US complicity in East Timor oppression Your Sept. 8 opinion article "Who are Timorese militias?" by former US Ambassador to Indonesia David Newsom, and your Sept. 10 lead article "New tug at America's conscience" are disingenuous and self-serving. Mr. Newsom should know how Indonesia's military got its armaments and the go-ahead to annex and brutally suppress East Timor. US support for Suharto started soon after 1 million suspected sympathizers or members of Indonesia's former Communist Party (PKI) were massacred by the military following the overthrow of Indonesia's first President Sukarno.

Over $1 billion in armaments have been supplied to Indonesia's military by several US Presidents, from Ford to Clinton. The Indonesian military has been extensively trained in US military schools and in hundreds of joint training exercises. East Timor was invaded by Suharto's forces in 1975 with the approval of President Ford and Secretary Kissinger, who were visiting Suharto.

Over 200,000 East Timorese have been slaughtered since then - nearly a third of its entire population. The utter hypocrisy of President Clinton's support of bombing Kosovo to "save" ethnic Albanians without Milosevic's "permission," compared to his refusal to issue anything more than mild admonitions to Habibie of Indonesia to end the massacre of Timorese because he does not have "permission" to intervene in East Timor, must stand out as the most shameful in modern history.

Secretary of Defense William Cohen claims the US cannot act as the world's policeman. This is astonishing given the number of times the US has intervened around the world, overtly and covertly, since World War II. The US maintains 500,000 troops in over 300 bases worldwide. US arms in the hands of US-trained Indonesian forces have butchered East Timorese.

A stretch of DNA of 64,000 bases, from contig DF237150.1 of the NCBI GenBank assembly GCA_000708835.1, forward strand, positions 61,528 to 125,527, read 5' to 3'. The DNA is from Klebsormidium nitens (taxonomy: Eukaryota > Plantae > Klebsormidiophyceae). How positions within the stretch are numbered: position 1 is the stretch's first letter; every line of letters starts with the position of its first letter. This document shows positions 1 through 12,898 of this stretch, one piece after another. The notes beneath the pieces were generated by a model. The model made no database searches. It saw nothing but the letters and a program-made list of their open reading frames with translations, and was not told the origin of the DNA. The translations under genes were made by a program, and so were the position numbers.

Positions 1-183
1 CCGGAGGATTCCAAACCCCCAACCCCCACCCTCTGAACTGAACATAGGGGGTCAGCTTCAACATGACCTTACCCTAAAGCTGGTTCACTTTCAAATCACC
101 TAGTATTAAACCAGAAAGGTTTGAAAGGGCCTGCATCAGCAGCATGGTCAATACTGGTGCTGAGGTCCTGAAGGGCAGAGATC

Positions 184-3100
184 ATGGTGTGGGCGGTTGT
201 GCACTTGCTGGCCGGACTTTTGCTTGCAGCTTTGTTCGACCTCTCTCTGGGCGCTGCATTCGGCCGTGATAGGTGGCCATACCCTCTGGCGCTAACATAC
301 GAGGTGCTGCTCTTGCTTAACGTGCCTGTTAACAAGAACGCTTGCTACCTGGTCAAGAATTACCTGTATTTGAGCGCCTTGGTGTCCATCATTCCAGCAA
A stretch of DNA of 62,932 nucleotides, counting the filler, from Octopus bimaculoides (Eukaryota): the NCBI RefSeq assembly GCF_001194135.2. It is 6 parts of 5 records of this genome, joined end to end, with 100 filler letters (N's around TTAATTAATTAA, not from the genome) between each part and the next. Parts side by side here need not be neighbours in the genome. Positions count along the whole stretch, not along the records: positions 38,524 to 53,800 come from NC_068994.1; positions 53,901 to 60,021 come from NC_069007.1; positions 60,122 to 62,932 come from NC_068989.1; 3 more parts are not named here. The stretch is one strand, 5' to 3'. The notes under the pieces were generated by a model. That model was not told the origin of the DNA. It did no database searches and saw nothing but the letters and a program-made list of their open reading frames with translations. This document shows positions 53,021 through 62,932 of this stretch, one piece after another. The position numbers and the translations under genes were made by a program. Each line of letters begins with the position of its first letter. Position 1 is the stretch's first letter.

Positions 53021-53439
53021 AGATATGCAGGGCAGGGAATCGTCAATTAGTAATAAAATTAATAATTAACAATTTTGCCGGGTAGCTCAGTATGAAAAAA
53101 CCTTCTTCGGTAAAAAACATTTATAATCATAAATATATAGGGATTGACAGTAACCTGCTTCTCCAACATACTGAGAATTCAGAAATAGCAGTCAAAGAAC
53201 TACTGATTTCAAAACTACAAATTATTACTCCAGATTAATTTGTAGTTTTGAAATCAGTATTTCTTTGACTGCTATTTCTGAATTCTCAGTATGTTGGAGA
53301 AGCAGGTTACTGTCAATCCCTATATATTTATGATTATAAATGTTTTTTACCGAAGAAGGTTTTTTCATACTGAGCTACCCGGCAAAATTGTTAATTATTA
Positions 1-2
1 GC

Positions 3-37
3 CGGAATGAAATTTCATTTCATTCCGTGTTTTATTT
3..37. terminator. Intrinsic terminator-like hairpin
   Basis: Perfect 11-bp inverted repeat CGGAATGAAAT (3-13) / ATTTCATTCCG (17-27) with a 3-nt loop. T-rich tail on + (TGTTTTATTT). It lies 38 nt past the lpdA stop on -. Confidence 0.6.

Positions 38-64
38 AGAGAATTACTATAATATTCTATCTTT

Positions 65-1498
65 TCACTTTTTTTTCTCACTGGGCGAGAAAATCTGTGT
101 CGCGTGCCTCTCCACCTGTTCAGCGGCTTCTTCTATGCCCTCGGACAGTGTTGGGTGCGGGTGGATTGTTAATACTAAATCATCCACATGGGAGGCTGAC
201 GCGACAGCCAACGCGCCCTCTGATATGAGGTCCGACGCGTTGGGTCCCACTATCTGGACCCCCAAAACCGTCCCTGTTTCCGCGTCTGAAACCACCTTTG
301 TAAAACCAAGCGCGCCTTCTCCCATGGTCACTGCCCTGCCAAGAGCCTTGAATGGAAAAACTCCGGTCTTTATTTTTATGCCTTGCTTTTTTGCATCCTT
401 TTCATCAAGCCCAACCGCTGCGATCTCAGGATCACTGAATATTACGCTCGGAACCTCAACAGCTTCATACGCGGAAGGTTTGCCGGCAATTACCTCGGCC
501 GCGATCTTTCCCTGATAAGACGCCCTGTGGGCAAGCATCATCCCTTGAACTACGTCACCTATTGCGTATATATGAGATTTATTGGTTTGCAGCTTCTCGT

American citizens, through their elected leaders, are culpable for global mayhem. It is time this was recognized and leaders were made accountable for their crimes against humanity.

Ashwinee Sadanand, New Britain, Conn.

The crux of political reform Jacqueline Salit suggests the Reform Party could nominate anyone from Pat Buchanan on the right to Warren Beatty on the left because the key issue for the party's voters is not ideology but political and electoral reform ("The Reform Party wild card," Opinion page, Sept. 7). Absent from her list of reform projects is the one idea that would most open up our political process to all voices: proportional representation.

By letting all ideologies gain a voice, proportional representation would neatly overcome the problem of disparate ideologies in the Reform constituency that Ms. Salit notes. Rather than being forced to fit themselves into the mold of traditional right or left, voters could be heard from wherever they may be on the vast spectrum of solutions for America's pressing problems.

How can a party seriously put reform on the "front burner" without advocating the one reform that would bring all those "back-burner" ideas into the political light of day? Matthew Shugart, La Jolla, Calif.

Respect for all religious holidays I was particularly interested in your news report of the American Civil Liberties Union suing Sycamore School District in Ohio for suspending classes during the Jewish holidays of Rosh Hashana and Yom Kippur ("ACLU sues school over Jewish holiday," Sept 7). This indeed is anti-Semitism. How about Christmas and Easter? Aren't schools closed during those holidays? Abe Kreutzer, Stroudsburg, Pa.

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(c) Copyright 1999. The Christian Science Publishing Society

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